Gaebelein's Annotated Bible
After two days was the feast of the passover, and of unleavened bread: and the chief priests and the scribes sought how they might take him by craft, and put him to death.PART IV. GIVING HIS LIFE A RANSOM FOR -- Chapters 14-15.
1. Seeking by Craft to put Him to Death. (Mark 14:1-2. Matthew 26:2-5; Luke 22:1-2.)
1. Seeking by Craft to put Him to Death. Mark 14:1-2
His enemies were plotting, but over all was God and His eternal counsels. They were now ready “to do whatsoever Thy hand and Thy counsel determined before to be done” (Acts 4:28). The Servant is to die as the true passover lamb and He who had ministered in such a perfect way is to give His life a ransom for many. They had resolved it should not be on the feast day. But God’s will demanded that it should be on that day; and so it was.
2. The Anointing. Mark 14:3-9
The woman is not mentioned by Mark. It was Mary of Bethany, who sat at His feet when He had come to her house and who wept at His feet when Lazarus had died. She alone had grasped the meaning of the Lord’s announcement concerning His death and resurrection. She did not go to the grave as others did. She anointed His body for the burial. What love there was in her heart! How it must have delighted His heart when she did this act of faith and love.
3. Judas offers to betray Him. Mark 14:10-11
The anointing hastened Judas to betray Him (see John 12:5-6).
4. The last Paschal feast. Mark 14:12-21
First there was the preparation (Mark 14:12-16) and then the feast itself (Mark 14:17-21). What calmness and dignity is seen in all He does! He knew all what awaited Him. During the feast He announced the coming betrayal. Awful are the words coming from such lips, “Good were it for that man if he had never been born.” The same is true of every human being who rejects the Lord Jesus Christ and dies in sin.
5. The Lord’s Supper instituted. Mark 14:22-25
It is His own supper, the blessed memorial feast. “Do this in remembrance of Me.” They did not know then what it meant. But when the Holy Spirit had come they broke the bread. The passover was the memorial of the deliverance of the people out of Egypt and reminded them of the blood that was sprinkled. A better blood was soon to be shed and a greater deliverance wrought by the Lamb of God. A blessed privilege to carry out His request (1Corinthians 11:23-26).
6. Peter’s denial predicted.
6. Peter’s denial predicted.Mark 14:26-31
The hymn they sang was composed of Psalm 115:1-18; Psalm 116:1-19; Psalm 117:1-2; Psalm 118:1-29. With what emotion of soul He must have sung with His disciples. The shadow of deepest agony and death was upon Him and yet the fullest praise flowed from His lips. He announced the scattering of the sheep and His own smiting by the hand of God. What must it have meant for Him, when He said with His perfect knowledge, “I will smite the shepherd.” That smiting, which took place on the cross, is the heart and mystery of the atonement. Peter’s denial is then predicted.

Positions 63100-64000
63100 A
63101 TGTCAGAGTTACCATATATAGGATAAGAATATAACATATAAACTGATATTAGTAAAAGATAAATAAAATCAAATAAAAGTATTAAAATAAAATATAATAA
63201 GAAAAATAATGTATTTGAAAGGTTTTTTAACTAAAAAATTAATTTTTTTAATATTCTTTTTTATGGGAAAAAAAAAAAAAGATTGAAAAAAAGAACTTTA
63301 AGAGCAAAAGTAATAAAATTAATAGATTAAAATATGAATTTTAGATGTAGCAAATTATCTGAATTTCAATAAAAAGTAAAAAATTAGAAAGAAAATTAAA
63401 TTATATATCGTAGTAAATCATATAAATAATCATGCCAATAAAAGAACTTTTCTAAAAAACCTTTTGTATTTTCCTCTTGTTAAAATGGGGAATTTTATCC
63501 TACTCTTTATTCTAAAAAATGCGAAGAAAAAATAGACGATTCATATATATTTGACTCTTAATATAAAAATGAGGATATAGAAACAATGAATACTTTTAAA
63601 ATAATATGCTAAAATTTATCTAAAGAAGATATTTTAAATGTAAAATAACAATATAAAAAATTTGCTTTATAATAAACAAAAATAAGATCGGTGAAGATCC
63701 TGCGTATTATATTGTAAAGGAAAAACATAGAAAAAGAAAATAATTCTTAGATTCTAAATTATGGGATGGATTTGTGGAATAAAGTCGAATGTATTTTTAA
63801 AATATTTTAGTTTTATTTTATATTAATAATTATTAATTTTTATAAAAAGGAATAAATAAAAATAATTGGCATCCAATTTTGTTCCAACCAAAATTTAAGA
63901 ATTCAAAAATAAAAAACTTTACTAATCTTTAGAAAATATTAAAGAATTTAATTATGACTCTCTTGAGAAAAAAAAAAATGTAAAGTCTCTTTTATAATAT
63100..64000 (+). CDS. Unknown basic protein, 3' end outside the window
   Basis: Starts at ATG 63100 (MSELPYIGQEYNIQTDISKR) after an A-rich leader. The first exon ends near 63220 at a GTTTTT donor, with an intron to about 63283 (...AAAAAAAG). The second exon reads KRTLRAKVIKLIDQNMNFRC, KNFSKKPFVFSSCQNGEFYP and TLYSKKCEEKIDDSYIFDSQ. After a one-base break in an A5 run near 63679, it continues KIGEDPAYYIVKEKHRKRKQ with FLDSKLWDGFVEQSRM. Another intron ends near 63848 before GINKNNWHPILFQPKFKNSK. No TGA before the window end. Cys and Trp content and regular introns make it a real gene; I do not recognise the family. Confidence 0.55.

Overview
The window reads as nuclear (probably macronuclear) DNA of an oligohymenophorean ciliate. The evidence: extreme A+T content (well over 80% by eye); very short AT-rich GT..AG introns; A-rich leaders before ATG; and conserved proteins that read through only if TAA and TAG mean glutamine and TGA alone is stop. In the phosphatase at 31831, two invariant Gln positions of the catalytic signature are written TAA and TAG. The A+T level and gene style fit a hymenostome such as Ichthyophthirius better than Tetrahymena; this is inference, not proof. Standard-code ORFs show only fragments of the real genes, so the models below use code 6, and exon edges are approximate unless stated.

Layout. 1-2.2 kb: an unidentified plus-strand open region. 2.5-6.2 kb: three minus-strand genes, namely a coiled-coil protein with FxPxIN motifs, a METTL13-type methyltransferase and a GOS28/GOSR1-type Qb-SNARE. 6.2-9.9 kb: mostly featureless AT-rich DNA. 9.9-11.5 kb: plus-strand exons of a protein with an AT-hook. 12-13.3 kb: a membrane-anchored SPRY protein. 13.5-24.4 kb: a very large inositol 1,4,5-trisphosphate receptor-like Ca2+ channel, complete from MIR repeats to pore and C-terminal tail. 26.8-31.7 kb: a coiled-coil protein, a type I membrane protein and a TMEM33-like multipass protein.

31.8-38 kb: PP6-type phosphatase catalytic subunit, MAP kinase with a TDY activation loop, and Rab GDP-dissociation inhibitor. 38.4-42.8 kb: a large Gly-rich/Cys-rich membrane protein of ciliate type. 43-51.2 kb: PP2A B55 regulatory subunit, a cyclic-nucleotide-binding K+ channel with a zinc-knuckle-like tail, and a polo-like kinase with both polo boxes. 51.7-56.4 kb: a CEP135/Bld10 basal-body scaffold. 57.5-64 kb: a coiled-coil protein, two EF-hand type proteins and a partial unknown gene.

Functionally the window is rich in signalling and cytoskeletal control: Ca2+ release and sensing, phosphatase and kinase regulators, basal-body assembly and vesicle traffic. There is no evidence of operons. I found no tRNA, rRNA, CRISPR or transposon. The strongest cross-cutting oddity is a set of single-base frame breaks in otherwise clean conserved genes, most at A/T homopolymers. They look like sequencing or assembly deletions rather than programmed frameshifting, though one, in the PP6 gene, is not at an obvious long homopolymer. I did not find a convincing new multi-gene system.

7. The Suffering in the Garden. Mark 14:32-42
In Gethsemane we are face to face with the most solemn event in the life of the Servant-Son, save that hour, when He hung on the cross, forsaken of God. What was His suffering there? No saint can ever fathom its depths. He did not shrink from death, nor was the agony on account of the physical sufferings He knew were to be His lot; nor was Satan, as some foolishly teach, ready to slay Him. All such statements are dishonoring to Him. He was not in danger of death in Gethsemane. What was the cup He dreaded? The Sinless One, who knew no sin, was now soon to be made sin for us. God’s face upon which He had ever looked was soon to be hid. And what was it when at last He was made sin for us on the cross? One sentence gives us the answer, “My God, my God, why hast Thou forsaken Me?”
8. The Betrayal and Arrest of the Lord Jesus. Mark 14:43-52
He surrenders Himself as the willing victim. Peter was ready to fight and cut off the ear of the high priest’s servant. Mark omits the healing for he is to picture the Servant in His suffering and all relating to power is now out of place. In John’s Gospel the Lord said one word, “I am,” and those who came to arrest Him fell backward to the ground. John was guided by the Spirit of God to make a record of it. It could have no place in Mark’s Gospel. They all forsook Him and fled. But only Mark tells of a certain young man, who followed and then fled naked. The young man may have been Mark himself.
9. Before the high priest and the Sanhedrin. Mark 14:53-65
We behold the Servant now delivered into the hands of man and behind man stood Satan. Man’s wickedness and Satan’s power are there, and in the midst, in solitary grandeur, stands the perfect Servant-Son. Mark tells us exclusively that the witnesses brought against Him did not agree. The Holy Spirit continues to hold Him up as the perfect Servant, in whose character and service not a flaw could be detected. But He witnesses the good confession and upon that blessed Word of Truth as it came from His lips He is condemned. Then they condemned Him to death and man’s vile hatred energized by Satan cast itself upon the blessed One.
10. Peter’s denial Mark 14:66-72
The Lord had given the true testimony and Peter followed with his shameful denial. Mark gives what the other two evangelists omit, the cock crowing twice. The lessons from Peter’s fall are simple. He had to pass through this terrible experience to become broken down and learn to know his own weakness. And how we all need to know that we are in ourselves good for nothing; “in my flesh there dwelleth no good thing.”